J Ethnopharmacol. 2021 Jun 22:114362. doi: 10.1016/j.jep.2021.114362. Online ahead of print.
ETHNOPHARMACOLOGICAL RELEVANCE: Cannabis is one of the most versatile genera in terms of plant use and has been exploited by humans for millennia. Nowadays, Cannabis is the centre of many scientific studies, most of them focusing on chemical composition and medicinal values. While new and varied applications are continuously being developed, the knowledge surrounding less common use of the plant is slowly disappearing.
AIM OF THE REVIEW: We have analysed diversity of global data of Cannabis traditional uses, to investigate if certain plant parts are significantly associated with particular Cannabis use. We wanted to uncover potential associations between the plant parts used for the treatment of different body systems and ailments.
MATERIALS AND METHODS: We have analysed the extensive database of Cannabis traditional uses (the CANNUSE). This database contains 2330 data entries of Cannabis ethnobotanical uses from over 40 countries across the world. The dataset was divided into five general groups based on the type of use: medicinal, alimentary, psychoactive, fibre and other uses. Given the abundance of human medicinal uses, detailed analysis was done on the subset of 1167 data entries. We analysed the relationship between 16 body system categories and ailments treated with Cannabis plant parts. We used a Pearson’s chi-square and Fisher’s exact test, to determine which Cannabis parts are characteristic of treatment for specific ailments.
RESULTS: In this dataset, the majority of reports were represented by medicinal (75.41%), followed by psychoactive (8.35%) and alimentary (7.29%) use. The most commonly used plant parts were leaf (50.51%), seed (15.38%) and inflorescence (11.35%). We found that different Cannabis plant parts were significantly associated with different uses; the leaf was typically used for medicinal, seed for alimentary and inflorescence for psychoactive use. Regarding the human medicinal uses, most common were reports for treatments of the digestive system and nutritional disorders (17.66%), nervous system and mental disorders (16.24%), followed by pain and inflammations (12.21%). We found a significant relationship between the use of certain Cannabis parts and treatment of ailments and body systems categories; leaf was significantly associated with treatment of two categories: skin and subcutaneous tissue disorders and circulatory system and blood disorders; seed use was associated with musculoskeletal system disorders and traumas; while inflorescence use shows a statistical support for treatment of nervous system and mental disorders.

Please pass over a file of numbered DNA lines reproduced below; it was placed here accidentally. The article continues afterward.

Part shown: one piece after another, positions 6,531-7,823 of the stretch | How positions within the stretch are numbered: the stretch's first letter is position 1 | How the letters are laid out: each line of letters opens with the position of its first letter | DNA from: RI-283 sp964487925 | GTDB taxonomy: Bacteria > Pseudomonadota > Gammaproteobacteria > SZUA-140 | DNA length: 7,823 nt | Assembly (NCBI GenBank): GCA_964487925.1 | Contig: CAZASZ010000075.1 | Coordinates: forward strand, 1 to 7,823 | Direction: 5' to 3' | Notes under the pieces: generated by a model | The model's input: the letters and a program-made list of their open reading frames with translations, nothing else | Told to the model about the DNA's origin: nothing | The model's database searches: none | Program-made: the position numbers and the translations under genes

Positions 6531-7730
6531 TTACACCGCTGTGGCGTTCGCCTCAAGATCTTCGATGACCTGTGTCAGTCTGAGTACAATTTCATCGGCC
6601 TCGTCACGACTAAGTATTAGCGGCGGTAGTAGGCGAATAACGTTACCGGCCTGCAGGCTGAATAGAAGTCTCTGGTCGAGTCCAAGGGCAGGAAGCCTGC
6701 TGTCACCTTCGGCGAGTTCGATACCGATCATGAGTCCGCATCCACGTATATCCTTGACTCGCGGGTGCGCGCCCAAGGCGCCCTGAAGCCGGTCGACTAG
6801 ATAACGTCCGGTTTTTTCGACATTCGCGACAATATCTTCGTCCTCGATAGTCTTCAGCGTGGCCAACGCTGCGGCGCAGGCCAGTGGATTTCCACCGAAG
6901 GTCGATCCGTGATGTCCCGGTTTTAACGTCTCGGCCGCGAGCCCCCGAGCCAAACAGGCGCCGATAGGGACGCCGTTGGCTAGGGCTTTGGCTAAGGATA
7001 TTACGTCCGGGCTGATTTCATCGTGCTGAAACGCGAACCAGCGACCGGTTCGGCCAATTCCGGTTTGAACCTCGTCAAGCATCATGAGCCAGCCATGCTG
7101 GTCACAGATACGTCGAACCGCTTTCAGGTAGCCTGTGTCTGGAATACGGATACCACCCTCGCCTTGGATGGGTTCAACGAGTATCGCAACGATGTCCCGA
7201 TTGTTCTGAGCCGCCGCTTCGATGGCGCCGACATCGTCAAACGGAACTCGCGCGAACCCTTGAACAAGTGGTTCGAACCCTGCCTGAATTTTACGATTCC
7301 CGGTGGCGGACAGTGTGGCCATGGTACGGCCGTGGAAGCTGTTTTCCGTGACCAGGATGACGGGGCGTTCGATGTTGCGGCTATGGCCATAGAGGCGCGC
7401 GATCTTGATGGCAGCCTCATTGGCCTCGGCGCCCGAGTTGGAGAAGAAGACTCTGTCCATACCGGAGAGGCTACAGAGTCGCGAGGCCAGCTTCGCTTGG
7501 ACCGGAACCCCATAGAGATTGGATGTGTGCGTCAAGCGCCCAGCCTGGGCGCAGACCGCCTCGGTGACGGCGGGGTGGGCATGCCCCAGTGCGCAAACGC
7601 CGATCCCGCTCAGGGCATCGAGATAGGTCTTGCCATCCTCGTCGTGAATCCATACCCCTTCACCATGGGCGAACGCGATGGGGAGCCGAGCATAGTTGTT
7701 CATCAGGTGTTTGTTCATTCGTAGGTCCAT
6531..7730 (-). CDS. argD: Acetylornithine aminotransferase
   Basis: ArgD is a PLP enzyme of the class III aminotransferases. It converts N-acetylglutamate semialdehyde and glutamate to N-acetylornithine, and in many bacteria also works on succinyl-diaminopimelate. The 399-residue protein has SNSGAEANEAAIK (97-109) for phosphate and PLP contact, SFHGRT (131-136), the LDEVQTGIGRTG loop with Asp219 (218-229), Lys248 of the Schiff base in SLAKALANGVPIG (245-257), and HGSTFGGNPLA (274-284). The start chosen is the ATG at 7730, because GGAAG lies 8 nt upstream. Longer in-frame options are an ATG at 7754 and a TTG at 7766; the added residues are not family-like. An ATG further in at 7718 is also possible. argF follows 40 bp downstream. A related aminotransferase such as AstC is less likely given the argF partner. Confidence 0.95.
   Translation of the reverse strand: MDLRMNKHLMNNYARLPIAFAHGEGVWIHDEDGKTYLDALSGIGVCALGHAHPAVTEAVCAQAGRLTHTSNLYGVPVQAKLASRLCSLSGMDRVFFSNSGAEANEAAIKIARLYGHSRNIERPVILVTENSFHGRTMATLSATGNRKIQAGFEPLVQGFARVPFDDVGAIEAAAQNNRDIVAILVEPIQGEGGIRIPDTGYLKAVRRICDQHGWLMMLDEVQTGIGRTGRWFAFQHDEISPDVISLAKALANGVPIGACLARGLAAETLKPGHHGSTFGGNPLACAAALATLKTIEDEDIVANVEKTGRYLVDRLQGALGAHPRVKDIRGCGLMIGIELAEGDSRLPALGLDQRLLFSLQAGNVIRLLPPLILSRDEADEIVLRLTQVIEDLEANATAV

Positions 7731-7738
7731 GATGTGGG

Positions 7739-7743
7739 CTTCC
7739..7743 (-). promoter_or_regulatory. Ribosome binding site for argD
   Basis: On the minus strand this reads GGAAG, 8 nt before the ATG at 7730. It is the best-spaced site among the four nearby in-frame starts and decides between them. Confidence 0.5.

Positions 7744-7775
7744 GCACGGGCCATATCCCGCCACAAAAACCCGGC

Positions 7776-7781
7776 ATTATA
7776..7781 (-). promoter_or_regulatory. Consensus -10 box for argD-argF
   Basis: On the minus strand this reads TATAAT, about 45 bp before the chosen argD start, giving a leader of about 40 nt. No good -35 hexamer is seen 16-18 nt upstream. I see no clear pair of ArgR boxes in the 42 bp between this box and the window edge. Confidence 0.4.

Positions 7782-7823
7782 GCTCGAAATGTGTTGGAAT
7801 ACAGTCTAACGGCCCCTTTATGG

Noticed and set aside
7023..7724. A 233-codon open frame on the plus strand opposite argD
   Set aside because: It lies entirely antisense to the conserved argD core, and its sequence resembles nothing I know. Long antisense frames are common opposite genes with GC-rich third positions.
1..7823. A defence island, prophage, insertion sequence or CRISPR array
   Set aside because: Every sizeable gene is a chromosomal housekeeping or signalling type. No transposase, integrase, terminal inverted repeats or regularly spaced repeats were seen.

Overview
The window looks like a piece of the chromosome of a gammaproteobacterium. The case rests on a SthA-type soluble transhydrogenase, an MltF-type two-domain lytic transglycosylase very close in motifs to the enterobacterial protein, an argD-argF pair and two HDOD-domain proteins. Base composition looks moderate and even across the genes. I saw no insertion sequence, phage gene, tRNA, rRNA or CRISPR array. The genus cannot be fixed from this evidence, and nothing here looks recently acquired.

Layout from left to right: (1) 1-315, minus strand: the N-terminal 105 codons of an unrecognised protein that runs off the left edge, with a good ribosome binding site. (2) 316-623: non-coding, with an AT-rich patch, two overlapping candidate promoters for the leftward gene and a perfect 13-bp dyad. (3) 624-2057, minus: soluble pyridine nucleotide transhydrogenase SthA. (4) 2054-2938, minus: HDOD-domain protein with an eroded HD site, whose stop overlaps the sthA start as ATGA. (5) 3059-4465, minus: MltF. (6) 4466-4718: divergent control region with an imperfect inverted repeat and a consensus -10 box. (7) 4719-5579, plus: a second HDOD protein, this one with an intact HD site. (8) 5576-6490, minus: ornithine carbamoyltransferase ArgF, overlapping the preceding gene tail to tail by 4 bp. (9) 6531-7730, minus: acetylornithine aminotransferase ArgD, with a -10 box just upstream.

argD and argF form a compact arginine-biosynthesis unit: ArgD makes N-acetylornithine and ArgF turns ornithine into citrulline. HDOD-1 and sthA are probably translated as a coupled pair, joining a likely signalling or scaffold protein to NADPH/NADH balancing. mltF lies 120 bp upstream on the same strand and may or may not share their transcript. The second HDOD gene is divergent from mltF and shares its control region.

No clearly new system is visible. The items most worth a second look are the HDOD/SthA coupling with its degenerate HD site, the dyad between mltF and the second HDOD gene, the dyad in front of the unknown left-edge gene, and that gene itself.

CONCLUSION: Several pharmaceutical companies are intensely working on developing new drugs with isolated chemical compounds or crude extracts, almost exclusively from Cannabis inflorescences. However, our review revealed that use of leaf or seed in traditional medicine is often more important than use of inflorescence for the treatment of certain ailments. A review of traditional medicine provides a body of knowledge and a an initial pathway to identify landraces and plant parts that could have an important role in future medicinal research. We are confident that traditional medicine still has a large potential for modern medicine. As more information on Cannabis diversity (genetics, biochemistry, and clinical studies) becomes available, ethnobotanical data are poised to be of much greater significance.
Source: ncbi 2